To-day will die to-morrow;
Time stoops to no man's lure;
And love, grown faint and fretful,
With lips but half regretful
Sighs, and with eyes forgetful
Weeps that no loves endure.

From too much love of living,
From hope and fear set free,
We thank with brief thanksgiving
Whatever gods may be
That no life lives for ever;
That dead men rise up never;
That even the weariest river
Winds somewhere safe to sea.

Then star nor sun shall waken,
Nor any change of light:
Nor sound of waters shaken,
Nor any sound or sight:
Nor wintry leaves nor vernal,
Nor days nor things diurnal;
Only the sleep eternal
In an eternal night.



I agree that poetry is meant to be heard and not just read, so John Gielgud has graciously agreed to help with that:




And from the 11th Edition of Encyclopaedia Britannica (1911)

PROSERPINE (Proserpina), the Latin form of Persephone,' a Greek goddess, daughter of Zeus and the earth-goddess Demeter. In Greek mythology Demeter and Proserpine were closely associated, being known together as the two goddesses, the venerable or august goddesses, sometimes as the great goddesses. Proserpine herself was commonly known as the daughter (Core), sometimes as the first-born.

As she was gathering flowers with her playmates in a meadow, the earth opened and Pluto, god of the dead, appeared and carried her off to be his queen in the world below. This legend was localized in various places, as at Eleusis, Lerna, and "that fair field of Enna" in Sicily. Torch in hand, her sorrowing mother sought her through the wide world, and finding her not she forbade the earth to put forth its increase.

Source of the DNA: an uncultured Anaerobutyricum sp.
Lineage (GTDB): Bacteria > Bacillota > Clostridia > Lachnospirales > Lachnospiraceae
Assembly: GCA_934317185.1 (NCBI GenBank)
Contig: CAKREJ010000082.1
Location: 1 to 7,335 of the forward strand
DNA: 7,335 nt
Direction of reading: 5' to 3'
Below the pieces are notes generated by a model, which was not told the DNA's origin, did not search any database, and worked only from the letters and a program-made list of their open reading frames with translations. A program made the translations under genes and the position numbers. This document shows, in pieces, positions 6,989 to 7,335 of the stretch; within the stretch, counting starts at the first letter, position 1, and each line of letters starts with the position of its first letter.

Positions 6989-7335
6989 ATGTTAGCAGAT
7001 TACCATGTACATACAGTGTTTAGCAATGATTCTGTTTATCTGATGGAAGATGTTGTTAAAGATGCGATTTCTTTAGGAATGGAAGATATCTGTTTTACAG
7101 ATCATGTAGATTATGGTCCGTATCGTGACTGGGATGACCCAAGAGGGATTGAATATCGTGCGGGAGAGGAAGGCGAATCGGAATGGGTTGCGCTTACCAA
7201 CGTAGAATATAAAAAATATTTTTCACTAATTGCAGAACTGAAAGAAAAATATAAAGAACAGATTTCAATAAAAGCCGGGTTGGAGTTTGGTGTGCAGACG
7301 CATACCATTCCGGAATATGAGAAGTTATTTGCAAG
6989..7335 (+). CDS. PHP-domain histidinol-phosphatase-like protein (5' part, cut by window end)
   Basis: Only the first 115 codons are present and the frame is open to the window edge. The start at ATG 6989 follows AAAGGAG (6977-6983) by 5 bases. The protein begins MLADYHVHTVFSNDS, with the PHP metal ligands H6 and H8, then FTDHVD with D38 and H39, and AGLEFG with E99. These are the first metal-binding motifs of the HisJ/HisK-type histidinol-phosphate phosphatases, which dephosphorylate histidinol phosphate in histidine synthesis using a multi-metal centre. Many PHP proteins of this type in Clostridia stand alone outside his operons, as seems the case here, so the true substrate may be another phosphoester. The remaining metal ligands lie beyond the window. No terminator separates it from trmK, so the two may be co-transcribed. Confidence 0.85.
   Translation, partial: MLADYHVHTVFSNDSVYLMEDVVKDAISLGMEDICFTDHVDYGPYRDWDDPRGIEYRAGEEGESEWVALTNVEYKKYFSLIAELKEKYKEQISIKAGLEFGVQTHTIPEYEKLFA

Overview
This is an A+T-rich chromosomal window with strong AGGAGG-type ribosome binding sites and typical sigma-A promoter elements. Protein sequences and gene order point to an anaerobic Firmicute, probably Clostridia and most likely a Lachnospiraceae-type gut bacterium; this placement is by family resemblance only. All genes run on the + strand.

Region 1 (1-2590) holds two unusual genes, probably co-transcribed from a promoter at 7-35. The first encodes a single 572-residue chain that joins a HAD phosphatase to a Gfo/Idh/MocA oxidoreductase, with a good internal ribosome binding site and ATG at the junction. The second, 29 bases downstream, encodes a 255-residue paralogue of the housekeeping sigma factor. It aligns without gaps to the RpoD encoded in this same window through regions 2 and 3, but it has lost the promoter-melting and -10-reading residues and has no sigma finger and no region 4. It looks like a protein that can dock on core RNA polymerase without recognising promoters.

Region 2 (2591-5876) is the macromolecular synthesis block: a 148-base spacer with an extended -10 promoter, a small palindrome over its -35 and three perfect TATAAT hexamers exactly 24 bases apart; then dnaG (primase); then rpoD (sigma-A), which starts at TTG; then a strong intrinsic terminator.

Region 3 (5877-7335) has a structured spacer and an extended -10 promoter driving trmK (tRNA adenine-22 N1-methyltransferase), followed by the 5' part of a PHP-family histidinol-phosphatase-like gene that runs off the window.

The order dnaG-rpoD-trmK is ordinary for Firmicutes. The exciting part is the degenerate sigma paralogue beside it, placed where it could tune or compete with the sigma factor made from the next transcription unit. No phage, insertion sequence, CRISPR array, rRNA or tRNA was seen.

So all that year not a blade of corn grew on the earth, and men would have died of hunger if Zeus had not persuaded Pluto to let Proserpine go. But before he let her go Pluto made her eat the seed of a pomegranate, and thus she could not stay away from him for ever.

So it was arranged that she should spend two-thirds (according to later authors, one-half) of every year with her mother and the heavenly gods, and should pass the rest of the year with Pluto beneath the earth. There can be little doubt that this is a mythological expression for the growth of vegetation in spring and its disappearance in autumn. According to Theopompus there was a Western people who actually called the spring Proserpine.

As wife of Pluto, she sent spectres, ruled the ghosts, and carried into effect the curses of men. The lake of Avernus, as an entrance to the infernal regions, was sacred to her. From the head of a dying person Proserpine was supposed to cut a lock of hair which had been kept sacred and unshorn through life.

She was sometimes identified with Hecate. On the other hand in her character of goddess of the spring she was honoured with flower-festivals in Sicily and at Hipponium in Italy. Sicily was a favourite haunt of the two. Some, however, regard Proserpina as a native Latin form, not borrowed from the Greek, and connected with proserpere, meaning the goddess who aided the germination of the seed.